Clean up your credit report
Request a free credit report from each of the big three credit reporting companies: TransUnion, Experian, and Equifax. Print and save them on your computer, and look through them. If any information is inaccurate, dispute it!
Pay down your balance
Pay down however much you owe, and begin to utilize your cards the right way. You should only be using 30%-50% of your credit limit to avoid over spending. High utilization of your credit card negatively affects your credit score. Higher balances indicate to prospective lenders that there's an increased risk that you will fall behind on your payments because you may be overextended. As soon as you reduce your credit card balances, your credit utilization will decrease and your credit score will increase.
Pay twice a month
If you run up a big balance once a month, it may look like you are not paying it down in time or over using your credit, since creditors only report your balances to the bureau once a month. If you pay it off at least twice a month, it will keep your running balance lower.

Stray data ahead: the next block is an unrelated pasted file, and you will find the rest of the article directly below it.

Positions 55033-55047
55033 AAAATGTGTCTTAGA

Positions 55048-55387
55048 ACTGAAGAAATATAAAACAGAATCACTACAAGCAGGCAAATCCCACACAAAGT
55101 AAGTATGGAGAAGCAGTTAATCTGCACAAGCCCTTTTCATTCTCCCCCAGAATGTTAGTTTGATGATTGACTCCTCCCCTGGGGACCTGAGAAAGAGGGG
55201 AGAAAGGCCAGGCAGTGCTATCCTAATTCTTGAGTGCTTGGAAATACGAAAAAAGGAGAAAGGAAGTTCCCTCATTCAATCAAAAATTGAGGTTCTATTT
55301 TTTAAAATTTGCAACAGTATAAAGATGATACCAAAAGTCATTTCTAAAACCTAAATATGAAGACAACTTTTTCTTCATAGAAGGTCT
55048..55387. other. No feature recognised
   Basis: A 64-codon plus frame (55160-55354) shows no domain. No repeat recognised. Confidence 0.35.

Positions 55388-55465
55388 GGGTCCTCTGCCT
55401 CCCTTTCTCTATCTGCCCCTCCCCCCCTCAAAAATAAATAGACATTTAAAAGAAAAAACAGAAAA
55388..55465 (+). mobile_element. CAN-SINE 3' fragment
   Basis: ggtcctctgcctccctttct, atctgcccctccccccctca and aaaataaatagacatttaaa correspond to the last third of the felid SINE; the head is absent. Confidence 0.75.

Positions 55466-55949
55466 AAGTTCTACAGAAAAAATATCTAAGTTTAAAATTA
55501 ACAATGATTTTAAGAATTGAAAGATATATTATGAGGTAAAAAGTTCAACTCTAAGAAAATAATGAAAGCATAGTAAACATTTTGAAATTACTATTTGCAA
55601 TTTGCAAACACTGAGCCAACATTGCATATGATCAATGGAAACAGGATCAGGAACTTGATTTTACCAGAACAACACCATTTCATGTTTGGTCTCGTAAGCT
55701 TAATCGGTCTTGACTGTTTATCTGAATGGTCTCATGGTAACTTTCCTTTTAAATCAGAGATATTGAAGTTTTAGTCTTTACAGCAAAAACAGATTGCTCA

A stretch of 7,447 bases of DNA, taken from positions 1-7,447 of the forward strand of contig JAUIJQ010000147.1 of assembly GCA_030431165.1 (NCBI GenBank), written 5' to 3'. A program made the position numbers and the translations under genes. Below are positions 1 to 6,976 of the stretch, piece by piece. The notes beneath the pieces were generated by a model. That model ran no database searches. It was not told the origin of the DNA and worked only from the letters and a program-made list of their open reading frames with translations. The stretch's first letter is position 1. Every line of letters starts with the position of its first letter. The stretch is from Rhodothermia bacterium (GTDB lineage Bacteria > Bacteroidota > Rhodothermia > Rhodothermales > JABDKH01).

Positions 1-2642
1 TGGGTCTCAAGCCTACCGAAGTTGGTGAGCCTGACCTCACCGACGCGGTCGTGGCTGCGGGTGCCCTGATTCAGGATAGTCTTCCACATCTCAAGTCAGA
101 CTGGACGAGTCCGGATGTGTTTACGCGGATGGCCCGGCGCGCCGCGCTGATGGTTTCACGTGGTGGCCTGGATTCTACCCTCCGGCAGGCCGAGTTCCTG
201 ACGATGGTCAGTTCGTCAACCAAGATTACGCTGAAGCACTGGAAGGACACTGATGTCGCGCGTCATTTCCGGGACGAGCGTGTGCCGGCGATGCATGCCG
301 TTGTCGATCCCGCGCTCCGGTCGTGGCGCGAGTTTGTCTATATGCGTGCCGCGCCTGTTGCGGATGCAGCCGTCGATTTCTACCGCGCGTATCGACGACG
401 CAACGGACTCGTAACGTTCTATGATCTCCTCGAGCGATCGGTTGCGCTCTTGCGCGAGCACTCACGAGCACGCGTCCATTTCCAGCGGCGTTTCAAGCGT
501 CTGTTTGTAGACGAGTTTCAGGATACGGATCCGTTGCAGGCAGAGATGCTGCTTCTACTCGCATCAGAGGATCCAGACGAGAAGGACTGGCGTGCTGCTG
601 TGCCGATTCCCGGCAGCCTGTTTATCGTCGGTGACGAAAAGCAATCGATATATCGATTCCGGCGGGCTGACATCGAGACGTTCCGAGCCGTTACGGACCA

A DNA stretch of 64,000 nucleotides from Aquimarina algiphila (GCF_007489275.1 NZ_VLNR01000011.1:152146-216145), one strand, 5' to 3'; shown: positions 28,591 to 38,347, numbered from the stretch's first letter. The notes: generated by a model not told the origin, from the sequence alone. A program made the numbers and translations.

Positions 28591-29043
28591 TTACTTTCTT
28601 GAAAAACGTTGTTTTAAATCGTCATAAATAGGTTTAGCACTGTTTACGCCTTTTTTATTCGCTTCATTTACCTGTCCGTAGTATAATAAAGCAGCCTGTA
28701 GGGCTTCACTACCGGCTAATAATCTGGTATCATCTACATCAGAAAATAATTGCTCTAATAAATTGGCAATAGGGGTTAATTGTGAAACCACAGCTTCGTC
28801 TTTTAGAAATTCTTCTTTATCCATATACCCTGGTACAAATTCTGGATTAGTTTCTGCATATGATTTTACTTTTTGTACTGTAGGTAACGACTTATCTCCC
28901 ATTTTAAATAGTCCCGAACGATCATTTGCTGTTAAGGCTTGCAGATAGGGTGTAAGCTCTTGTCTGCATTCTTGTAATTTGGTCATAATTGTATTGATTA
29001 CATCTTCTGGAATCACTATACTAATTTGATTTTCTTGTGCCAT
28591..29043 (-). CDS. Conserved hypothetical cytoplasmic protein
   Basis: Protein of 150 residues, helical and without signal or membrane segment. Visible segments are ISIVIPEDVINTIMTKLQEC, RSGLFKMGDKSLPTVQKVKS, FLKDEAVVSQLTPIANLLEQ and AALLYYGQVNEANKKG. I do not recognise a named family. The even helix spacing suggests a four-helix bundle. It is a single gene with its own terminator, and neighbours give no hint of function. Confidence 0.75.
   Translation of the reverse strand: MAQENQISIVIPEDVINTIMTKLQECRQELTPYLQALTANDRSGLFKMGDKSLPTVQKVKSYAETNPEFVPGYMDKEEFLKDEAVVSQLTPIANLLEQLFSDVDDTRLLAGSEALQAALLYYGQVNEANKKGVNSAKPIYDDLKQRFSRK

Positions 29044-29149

Increase your limits
If you’re not in a position to pay down your balances, it may be time to increase your credit limits, so that your utilization becomes lower. You’ll need to call your credit card company to do this, but ask for an increase. When your utilization becomes lower your credit score can improve.
Negotiate Outstanding balances
Call your debtors and try to make a deal. The most important step in this is to get the agreement in writing from the debtor. If you have a small chunk of change to offer as a settlement to debtors they may take it. You can’t wipe this off of your credit report, but you can help lessen the blow they’ve done to your score by settling them.